As one might imagine, fruit flies are drawn to fruit. The flies tend to linger around certain areas in the kitchen: overripe fruit and vegetables, dishes that need to be washed, and trash cans. Big groups of fruit flies also tend to congregate where there is food that is rotting, namely fruit. Fruit flies can reproduce in trash cans and fermenting juice left behind in the sink or other places, in bottles that are empty, and in mops and rags. It doesn’t take much for development—just a wet film of material that is starting to ferment. The flies are able to contaminate food with bacteria as well as other organisms that bring about diseases. The best way to prevent infestations of fruit flies is by cleaning up messes immediately, particularly food or beverages that have spilled; taking out the trash on a regular basis; washing dishes; and storing fruit in the fridge instead of on the countertop, especially after it has ripened. The flies are attracted to fruit that has passed the ripening phase.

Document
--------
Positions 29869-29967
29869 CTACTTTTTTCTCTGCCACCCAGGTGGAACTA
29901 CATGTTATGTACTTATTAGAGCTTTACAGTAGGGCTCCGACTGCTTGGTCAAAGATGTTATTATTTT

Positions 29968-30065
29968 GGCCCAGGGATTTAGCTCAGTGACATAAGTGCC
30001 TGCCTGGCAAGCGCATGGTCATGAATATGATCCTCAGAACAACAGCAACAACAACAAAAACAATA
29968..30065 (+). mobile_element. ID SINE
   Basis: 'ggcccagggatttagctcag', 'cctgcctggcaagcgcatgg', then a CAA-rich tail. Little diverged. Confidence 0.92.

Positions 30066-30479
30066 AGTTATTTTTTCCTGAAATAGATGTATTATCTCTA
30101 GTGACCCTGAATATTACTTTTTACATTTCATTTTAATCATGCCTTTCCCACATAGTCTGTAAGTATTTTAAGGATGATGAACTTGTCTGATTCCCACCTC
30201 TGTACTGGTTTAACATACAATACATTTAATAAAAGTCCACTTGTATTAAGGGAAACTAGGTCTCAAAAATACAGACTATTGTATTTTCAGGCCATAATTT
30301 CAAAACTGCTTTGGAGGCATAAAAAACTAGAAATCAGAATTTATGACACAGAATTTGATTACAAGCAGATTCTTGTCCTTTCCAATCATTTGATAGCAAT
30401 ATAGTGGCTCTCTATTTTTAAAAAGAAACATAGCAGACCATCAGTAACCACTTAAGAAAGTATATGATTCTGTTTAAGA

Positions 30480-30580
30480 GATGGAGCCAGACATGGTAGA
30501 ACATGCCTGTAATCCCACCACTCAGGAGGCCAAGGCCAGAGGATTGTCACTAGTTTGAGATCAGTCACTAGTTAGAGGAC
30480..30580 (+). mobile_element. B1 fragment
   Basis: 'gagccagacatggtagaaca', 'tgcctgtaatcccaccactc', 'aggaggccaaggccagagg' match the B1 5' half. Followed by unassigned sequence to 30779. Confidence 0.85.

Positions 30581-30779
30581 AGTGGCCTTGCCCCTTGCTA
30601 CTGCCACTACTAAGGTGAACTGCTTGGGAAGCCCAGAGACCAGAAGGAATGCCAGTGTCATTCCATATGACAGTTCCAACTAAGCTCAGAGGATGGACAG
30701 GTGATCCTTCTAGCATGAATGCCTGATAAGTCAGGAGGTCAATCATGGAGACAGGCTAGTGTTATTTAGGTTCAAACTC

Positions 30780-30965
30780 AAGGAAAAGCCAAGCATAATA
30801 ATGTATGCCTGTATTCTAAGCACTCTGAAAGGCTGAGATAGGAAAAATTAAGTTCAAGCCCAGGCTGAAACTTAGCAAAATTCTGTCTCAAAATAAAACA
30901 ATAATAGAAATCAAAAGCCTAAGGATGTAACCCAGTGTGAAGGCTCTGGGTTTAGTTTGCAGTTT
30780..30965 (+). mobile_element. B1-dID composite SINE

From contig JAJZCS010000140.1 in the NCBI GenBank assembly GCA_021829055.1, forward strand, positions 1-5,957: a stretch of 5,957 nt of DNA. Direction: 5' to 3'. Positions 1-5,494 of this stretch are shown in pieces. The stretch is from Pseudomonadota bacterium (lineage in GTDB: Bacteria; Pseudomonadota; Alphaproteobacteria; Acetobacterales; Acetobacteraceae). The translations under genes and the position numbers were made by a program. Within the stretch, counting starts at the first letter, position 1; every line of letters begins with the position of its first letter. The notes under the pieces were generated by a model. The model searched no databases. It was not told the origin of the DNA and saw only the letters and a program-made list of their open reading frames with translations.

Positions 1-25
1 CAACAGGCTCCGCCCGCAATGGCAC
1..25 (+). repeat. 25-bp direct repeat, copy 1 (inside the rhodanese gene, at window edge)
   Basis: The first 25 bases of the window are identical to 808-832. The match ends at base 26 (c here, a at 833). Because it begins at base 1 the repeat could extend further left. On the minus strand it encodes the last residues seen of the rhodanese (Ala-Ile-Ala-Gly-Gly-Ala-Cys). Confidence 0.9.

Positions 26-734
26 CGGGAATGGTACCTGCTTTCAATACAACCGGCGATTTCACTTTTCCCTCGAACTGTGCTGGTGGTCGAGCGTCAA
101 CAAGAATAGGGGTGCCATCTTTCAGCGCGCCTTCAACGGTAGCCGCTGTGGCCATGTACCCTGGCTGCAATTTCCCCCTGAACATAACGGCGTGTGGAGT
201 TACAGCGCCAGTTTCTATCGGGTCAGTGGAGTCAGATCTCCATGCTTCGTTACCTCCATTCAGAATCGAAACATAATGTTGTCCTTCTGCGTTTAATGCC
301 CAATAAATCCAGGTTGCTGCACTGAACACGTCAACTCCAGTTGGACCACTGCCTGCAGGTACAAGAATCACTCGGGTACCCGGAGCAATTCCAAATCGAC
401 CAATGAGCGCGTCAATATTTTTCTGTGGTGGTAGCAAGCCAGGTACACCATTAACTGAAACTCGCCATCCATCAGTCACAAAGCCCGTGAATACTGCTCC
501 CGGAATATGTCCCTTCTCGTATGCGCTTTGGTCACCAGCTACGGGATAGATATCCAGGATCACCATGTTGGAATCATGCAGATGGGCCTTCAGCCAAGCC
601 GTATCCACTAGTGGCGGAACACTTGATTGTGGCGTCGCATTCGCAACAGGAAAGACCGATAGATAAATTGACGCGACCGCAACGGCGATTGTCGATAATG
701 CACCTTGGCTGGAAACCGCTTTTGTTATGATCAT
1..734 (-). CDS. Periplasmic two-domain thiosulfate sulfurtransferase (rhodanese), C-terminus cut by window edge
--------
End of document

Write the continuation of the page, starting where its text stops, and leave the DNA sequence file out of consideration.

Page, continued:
To eliminate fruit flies, spray them with soap and water and then wipe them up with a paper towel. Fly swatters also work. Once a home is full of fruit flies, it’s best to locate and eliminate any and all areas for breeding. The breeding sites must be removed or cleaned or else the problem will persist, regardless of how often insecticides are used. After finding breeding areas and eliminating them, it’s best to use a pyrethrum-based, aerosol insecticide to eliminate any flies that are still flying around.